In August 1906 Henry Holland arrived as the second manager of the Hotel. Having previously been the conductor on the Train de Luxe, his duties including overseeing the management of the Railway's emerging catering services. Mr Holland left the Hotel in early 1908, less than 18 months later, to return to the 'Old Country,' England, but later returned to Africa as manager of the City Hall Hotel in Cape Town.
About a score of Livingstonians managed to squeeze themselves in Mr Mills’ Holiday Coach last Saturday afternoon, but it arrived safely at the station. The tedium of the journey over the Falls was relieved by Mr Harrington, who was prominent throughout the festivities, and who thoughtfully distributed a box of hard cooking pears.
On arrival at the Falls Hotel, we were shown to our respective rooms (the invitation included bed and breakfast) and afterwards made ourselves comfortable till dinner-time – eight o’clock. A ‘fourth’ was found without difficulty, so the proceedings did not interrupt study
Punctually the gong was sounded and, with unnecessary delay, close on 40 sharp-set, well-seasoned pioneers trooped into the big dining-hall. The tables were laid in the form of a horseshoe, with genial host Holland in the centre chair. At the far end of the room, a scheme of decoration had been most tastefully carried out. It represented the Falls bridge and the waterfall behind. The material used was coloured paper, and the structure spanned the platform from side to side.
Festoons and coloured lamps bearing seasonable inscriptions gave the scene a holiday appearance, and the clinking of glasses and popping of corks provided a musical accompaniment.
A flashlight photograph was taken by Mr Percy Clark, and then business commenced. The hrs d’oeuvres had hardly been disposed of, however, when a slight difficulty arose. There were objections to Mr Swansons waistcoat; this is a sober garment of modest check pattern in blue, green, scarlet and yellow on a nearly white background, and quite inconspicuous.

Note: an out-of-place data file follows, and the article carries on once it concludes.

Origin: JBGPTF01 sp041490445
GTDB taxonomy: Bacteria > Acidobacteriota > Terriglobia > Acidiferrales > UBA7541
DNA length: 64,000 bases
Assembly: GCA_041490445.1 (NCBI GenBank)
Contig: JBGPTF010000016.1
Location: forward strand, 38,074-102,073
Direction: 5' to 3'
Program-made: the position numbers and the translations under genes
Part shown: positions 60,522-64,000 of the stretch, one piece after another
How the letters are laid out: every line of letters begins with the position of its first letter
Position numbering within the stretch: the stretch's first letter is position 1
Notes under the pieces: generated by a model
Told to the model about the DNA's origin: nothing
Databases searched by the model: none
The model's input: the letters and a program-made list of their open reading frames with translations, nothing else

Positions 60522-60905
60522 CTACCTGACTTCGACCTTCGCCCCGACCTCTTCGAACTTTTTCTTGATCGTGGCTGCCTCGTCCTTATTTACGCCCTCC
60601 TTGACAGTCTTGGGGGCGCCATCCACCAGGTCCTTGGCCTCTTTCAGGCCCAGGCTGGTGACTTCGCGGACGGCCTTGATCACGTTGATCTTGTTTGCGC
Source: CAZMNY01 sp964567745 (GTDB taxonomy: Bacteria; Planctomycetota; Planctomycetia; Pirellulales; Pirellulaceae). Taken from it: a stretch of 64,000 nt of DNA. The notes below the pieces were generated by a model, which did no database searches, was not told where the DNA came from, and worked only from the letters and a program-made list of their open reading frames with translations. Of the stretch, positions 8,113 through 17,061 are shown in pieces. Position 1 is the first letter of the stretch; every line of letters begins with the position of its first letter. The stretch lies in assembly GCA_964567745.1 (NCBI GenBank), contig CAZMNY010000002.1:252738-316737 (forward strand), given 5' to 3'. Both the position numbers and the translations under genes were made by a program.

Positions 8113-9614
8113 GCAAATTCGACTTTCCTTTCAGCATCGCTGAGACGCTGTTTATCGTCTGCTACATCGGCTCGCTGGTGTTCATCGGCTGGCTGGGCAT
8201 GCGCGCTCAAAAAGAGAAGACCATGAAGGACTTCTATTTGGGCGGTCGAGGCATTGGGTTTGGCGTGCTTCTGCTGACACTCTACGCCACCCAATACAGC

A guest protested that he could not eat, as the waistcoat was a disturbing element and an offence, and formally proposed that it be removed. This was duly seconded and strongly supported. The owner, however, deaf to all entreaty, indignantly declined to comply with what he stigmatised as an outrageous indignity.
He would have waxed eloquent on the subject, but the discovery was then made that three other gentlemen were actually wearing coats! Rhodesian dress had been specified in the invitations, and it was forcibly argued that no true Rhodesian had ever been known to possess, much less wear, a coat. Yielding to popular clamour, the coats were removed and, but for the temporary absence of two gentlemen holding different opinions on a point of etiquette, the dinner proceeded with the utmost harmony.
The host’s periodically reiterated inquiry “All right there, Mr So-and-So?” was invariably responded to with “Doing excellently”, as indeed we all were. No invidious distinctions can be made as to the veal cutlets, and gourmets’ opinions of the turkey and sausages. We decline to print any of them. We consider that each course harmonised so perfectly with every other, and that the champagne diffused itself so evenly throughout, that none were in a position to discriminate authoritatively. The dinner the excellent!
Mr Holland having proposed ‘The King’, and the toast having been duly honoured, Mr L F Moore rose to propose the toast of the evening. He said: “Mr Holland, your friends, seated around your hospitable board, have deputed me to speak for them on his happy occasion. They would wish me to say, I think, that they have all thoroughly enjoyed a most excellent dinner (cheers) and that their only feeling of regret is occasioned by the reflection that it is probably the last they shall have with you.